Monthly Archives: March 2010

1990’s- the fall of cinema

90’s was the decade that marked the end to an era of world cinema. With the death of directors Kubrick, Ray, Kurosawa, Fellini and David Lean, cinema was left nowhere! Renoir, Welles and Hitchcock were already dead and Bergman had retired! Though Godard and Hou contributed significantly, as did Kiarostami, Rohmer, Angelopoulos, Rivette, Mike Leigh, Wong Kar-wai, Almodovar, Kusturica and Pialat, among many others. But the greats of world cinema were gone! Continue reading

The biography of a garland

Garlands have remained a part of Indian politics as no other accessory. They have a long history, and are integrated with our culture for ages put together.  From the times of mythology, through the ages of Mughals and Rajputs, to the current era of modern political parties; these garlands have had their moments of pride! However, these garlands, once used, get swept aside or badly crushed. Except the one recently presented to the UP Chief Minister on the 25th anniversary of her political party. Continue reading

The vital few and the trivial many

The 80/20 rule by the great Italian economist Vilfredo Pareto, is a brilliant theory that should find application in all possible fields, including technology and education. The rule meant that in anything a few(20 percent) are vital and many(80 percent) are trivial. In Pareto’s case it meant 20 percent of the people owned 80 percent of the wealth. Continue reading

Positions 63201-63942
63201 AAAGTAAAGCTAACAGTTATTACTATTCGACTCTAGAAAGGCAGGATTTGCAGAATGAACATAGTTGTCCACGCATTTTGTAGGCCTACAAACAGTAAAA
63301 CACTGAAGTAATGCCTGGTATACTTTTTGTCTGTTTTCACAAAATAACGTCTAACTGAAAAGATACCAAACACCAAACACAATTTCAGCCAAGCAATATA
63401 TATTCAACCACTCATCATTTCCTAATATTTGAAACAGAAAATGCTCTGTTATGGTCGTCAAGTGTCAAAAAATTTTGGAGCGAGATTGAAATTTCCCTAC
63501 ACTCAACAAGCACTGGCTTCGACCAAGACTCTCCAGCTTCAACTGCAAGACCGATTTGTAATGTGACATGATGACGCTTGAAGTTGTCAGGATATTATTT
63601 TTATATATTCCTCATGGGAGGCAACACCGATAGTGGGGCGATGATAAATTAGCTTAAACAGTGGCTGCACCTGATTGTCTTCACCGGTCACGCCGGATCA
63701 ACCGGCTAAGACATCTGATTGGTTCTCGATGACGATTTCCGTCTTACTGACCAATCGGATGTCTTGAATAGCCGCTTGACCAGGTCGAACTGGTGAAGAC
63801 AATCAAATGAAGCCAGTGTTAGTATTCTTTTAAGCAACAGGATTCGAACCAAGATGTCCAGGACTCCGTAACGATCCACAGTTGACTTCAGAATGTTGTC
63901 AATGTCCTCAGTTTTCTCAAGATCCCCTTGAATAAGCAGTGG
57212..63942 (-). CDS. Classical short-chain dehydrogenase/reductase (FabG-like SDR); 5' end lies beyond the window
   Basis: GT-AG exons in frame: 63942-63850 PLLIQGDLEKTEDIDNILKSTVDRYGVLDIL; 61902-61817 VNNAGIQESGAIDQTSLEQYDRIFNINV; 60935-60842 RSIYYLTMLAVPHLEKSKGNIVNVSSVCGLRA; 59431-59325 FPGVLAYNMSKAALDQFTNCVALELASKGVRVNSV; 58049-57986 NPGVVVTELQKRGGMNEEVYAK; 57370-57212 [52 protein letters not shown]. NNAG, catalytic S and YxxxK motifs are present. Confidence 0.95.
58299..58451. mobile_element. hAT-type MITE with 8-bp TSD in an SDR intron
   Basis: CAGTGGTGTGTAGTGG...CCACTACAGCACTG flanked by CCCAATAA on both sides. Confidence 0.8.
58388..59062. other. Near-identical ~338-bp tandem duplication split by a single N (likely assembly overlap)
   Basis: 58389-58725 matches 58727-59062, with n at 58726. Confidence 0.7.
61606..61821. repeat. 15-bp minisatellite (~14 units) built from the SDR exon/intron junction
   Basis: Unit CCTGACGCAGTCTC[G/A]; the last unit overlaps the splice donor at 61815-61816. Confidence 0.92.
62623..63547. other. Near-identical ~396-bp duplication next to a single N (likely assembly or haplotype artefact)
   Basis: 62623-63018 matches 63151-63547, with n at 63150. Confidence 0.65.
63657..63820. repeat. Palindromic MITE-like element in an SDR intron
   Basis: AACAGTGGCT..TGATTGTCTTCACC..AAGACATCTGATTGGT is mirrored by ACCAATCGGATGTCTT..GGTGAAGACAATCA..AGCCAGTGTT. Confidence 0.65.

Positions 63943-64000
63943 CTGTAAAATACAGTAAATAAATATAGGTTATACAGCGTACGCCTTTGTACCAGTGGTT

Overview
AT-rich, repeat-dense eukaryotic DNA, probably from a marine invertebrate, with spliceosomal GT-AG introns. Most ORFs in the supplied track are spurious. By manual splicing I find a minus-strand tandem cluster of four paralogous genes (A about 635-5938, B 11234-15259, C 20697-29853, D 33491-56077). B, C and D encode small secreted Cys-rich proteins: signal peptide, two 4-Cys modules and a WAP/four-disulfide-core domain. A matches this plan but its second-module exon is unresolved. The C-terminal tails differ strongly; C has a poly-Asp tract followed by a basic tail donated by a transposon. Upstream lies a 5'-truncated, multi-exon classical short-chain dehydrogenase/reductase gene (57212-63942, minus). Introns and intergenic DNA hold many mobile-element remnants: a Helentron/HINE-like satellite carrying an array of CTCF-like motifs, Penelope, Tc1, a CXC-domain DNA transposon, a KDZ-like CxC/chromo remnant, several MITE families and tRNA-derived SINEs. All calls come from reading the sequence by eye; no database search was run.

The legend of Toshiro Mifune

Toshiro Mifune was the legendary Japanese actor  who appeared in almost 170 feature films. He’s best remembered for his roles in Akira Kurosawa films. He was the perfect portrayal of a samurai. Mifune was tough! But he was more than just tough, he was funny. And unlike a lot of western tough-guys, he could act! Mifune could be clownish (Seven Samurai), stoic (“Samurai” trilogy) or tender (Red Beard). Continue reading

Love, lust and masala dosa

I really don’t understand why lust is seen as something undesirable? Love is difficult to define or describe, and hence most people understand love through various cases- which we call love stories. On the other hand, lust is tangible. Everyone knows and realizes what lust is. ‘Love’ is fine when it comes to parents, siblings, friends, offspring, pets, poetry, masala dosa… But don’t you think lust is the ‘exact’ feeling that gives a man-woman relationship a notch? A kick-start? Continue reading